Why the Indian Precious Metals Industry is up For Tough Times

It all began from the April 1 curbs that stopped cash purchases of precious metals in India, a habit widely seen in most local jewelry stores. The curb came with high tax rates on goods services, and wearisome GST compliance rules regarding registration credentials of thousands of independent merchants dealing with gold ornaments, which are now proving to be the major dissuasions in the industry.

With the curbs affecting paying through cash for metals beyond Rs 20 lakh, not only precious metals are affected, but many other sectors of the economy will be impacted considering that 60% of the population which mainly depends on agriculture don’t pay income taxes and prefer cash when handling their agricultural produce.

Also, since Merchants are only getting used the government’s move to allow electronic payments for online dealers e.g. credit card processing for the precious metal merchant accounts which you can create with EMB, the curbs on cash deals and high services rates for the use of credit cards is proving to be a major setback. Jewelers fear GST tax at rates could shoot much higher than the present VAT rates.

While all are for promoting digital payments, the high service fee of 1-3% by credit card service providers seems to be eating into the dealers’ earnings on a net level.  Such charges must drop to favor traders.  With 25% of all jewelry sales in India still done using cash, we still expect a long-standing blow on the industry volumes.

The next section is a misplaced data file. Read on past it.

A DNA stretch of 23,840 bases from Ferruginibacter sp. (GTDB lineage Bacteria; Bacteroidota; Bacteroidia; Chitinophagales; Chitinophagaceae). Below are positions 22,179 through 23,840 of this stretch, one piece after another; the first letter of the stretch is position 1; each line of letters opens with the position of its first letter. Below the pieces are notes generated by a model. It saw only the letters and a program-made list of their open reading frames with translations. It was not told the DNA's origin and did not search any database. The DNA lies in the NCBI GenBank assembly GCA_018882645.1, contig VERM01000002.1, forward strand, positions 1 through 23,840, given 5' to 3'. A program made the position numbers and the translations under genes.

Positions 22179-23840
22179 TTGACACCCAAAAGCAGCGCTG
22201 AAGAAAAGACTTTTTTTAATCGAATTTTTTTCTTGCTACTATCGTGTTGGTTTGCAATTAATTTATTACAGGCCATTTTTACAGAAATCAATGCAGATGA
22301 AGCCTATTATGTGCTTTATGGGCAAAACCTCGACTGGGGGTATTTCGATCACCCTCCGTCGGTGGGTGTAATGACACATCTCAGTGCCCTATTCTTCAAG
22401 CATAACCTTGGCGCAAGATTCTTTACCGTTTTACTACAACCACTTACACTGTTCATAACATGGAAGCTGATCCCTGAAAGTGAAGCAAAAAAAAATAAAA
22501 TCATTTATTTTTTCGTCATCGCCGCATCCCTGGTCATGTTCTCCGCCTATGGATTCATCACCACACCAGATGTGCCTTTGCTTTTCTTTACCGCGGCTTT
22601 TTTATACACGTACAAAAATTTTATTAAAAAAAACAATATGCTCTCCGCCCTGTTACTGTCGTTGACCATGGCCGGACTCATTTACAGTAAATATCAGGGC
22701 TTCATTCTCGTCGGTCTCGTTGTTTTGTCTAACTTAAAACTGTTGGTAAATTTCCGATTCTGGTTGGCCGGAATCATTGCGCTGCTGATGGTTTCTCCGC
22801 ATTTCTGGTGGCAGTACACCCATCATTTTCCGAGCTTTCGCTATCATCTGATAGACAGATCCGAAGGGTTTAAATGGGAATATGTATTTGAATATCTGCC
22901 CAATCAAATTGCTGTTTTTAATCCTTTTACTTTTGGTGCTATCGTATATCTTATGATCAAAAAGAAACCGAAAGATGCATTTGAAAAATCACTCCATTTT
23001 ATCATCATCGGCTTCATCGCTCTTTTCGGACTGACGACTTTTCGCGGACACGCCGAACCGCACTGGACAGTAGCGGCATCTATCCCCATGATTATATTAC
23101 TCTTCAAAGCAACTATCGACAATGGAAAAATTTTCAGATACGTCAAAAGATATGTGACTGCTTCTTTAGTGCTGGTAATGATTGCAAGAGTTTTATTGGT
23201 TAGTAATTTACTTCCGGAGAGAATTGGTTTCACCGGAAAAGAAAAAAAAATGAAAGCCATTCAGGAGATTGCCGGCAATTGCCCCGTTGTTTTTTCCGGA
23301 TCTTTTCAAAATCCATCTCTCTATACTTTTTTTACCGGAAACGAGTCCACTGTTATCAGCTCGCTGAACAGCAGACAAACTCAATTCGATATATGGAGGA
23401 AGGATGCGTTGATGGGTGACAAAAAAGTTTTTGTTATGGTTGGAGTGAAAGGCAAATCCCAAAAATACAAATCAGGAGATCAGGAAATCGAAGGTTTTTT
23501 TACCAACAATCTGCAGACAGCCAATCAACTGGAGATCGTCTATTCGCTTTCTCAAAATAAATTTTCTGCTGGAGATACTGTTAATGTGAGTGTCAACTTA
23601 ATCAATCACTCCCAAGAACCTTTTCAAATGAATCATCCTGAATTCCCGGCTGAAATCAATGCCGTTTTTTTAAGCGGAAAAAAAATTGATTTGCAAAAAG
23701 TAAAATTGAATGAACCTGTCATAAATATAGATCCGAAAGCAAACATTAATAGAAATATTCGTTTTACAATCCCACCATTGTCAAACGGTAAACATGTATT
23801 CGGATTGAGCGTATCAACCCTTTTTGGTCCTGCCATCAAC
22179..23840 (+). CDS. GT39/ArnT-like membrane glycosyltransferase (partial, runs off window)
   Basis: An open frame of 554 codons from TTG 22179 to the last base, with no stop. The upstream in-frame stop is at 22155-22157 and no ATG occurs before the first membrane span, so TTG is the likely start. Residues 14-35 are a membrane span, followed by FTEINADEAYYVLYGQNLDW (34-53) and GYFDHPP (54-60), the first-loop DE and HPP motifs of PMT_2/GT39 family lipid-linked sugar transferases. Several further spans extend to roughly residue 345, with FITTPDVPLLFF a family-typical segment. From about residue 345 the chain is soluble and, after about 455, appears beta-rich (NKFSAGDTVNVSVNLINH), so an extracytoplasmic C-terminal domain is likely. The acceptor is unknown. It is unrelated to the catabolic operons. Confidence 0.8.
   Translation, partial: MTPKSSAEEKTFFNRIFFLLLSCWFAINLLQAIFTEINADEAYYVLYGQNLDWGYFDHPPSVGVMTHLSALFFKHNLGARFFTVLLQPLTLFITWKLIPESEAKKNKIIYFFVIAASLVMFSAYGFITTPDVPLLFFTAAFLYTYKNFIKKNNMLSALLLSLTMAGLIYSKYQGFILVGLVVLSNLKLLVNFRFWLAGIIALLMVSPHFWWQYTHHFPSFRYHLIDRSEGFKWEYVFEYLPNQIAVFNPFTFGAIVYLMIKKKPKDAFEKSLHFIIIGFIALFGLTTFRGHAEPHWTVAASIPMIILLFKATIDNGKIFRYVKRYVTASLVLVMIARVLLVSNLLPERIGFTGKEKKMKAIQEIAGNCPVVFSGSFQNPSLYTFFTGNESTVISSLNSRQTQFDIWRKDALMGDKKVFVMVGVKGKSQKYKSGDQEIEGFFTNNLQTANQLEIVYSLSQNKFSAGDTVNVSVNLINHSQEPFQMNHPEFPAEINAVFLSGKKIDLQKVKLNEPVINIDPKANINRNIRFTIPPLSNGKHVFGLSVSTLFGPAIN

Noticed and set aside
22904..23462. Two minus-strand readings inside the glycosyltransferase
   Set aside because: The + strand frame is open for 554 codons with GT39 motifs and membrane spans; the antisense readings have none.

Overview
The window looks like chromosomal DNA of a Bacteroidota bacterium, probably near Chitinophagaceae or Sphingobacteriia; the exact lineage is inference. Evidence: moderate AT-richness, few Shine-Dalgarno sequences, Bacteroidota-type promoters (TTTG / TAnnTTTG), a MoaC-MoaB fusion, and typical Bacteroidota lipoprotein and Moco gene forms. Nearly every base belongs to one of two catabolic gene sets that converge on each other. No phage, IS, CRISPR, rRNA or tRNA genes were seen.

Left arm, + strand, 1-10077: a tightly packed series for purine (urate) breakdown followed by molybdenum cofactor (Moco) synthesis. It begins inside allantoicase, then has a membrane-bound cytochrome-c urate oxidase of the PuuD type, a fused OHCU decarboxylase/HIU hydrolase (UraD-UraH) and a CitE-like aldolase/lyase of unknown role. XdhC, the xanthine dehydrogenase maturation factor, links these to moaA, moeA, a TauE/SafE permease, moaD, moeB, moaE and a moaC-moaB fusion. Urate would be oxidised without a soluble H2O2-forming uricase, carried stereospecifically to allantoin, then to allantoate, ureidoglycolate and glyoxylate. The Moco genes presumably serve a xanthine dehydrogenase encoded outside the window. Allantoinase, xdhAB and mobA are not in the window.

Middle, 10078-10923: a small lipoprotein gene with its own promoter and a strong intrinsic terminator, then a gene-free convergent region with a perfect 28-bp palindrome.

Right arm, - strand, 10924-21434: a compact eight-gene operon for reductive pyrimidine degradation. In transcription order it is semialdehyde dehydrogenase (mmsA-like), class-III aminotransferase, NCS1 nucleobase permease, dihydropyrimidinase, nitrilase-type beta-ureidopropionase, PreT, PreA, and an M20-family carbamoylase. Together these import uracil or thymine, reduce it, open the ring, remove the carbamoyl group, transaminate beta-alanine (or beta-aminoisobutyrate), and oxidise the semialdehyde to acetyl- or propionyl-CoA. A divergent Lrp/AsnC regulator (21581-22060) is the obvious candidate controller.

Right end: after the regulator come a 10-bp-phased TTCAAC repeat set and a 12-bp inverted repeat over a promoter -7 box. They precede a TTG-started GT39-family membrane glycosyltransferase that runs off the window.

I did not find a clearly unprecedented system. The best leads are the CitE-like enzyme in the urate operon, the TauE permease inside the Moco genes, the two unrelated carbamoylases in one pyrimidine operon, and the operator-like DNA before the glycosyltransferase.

And just recently, sales were already down 20% from the normal levels, since the use of cash was implemented. In addition to battling demonetization, the jewelry industry is burning the midnight oil to offer several requests to the government to lower GST rates by keeping it closer to the VAT rate of 1%.

Unless the GST rates are kept reasonable, there are risks of non-compliance by dealers and resistance by buyers to pay high taxes. A GST rate of 4-6% against the 1.25% based on the VAT rate of 1% will only bring more chaos in the industry.

For Artisans looking to charge up to a maximum threshold value of Rs 20 lakh, the jewelry needs to be registered. The new rules prohibit such payments made to individual sellers but allow a head artisan to receive payments and sort out the several merchants working under him in each particular fields of jewelry making. Also, it would be of great benefit if this limit is raised to Rs 50 lakh. If only the government would see the curb and the new GST rules like the merchant does then a change would make the precious metal business much better.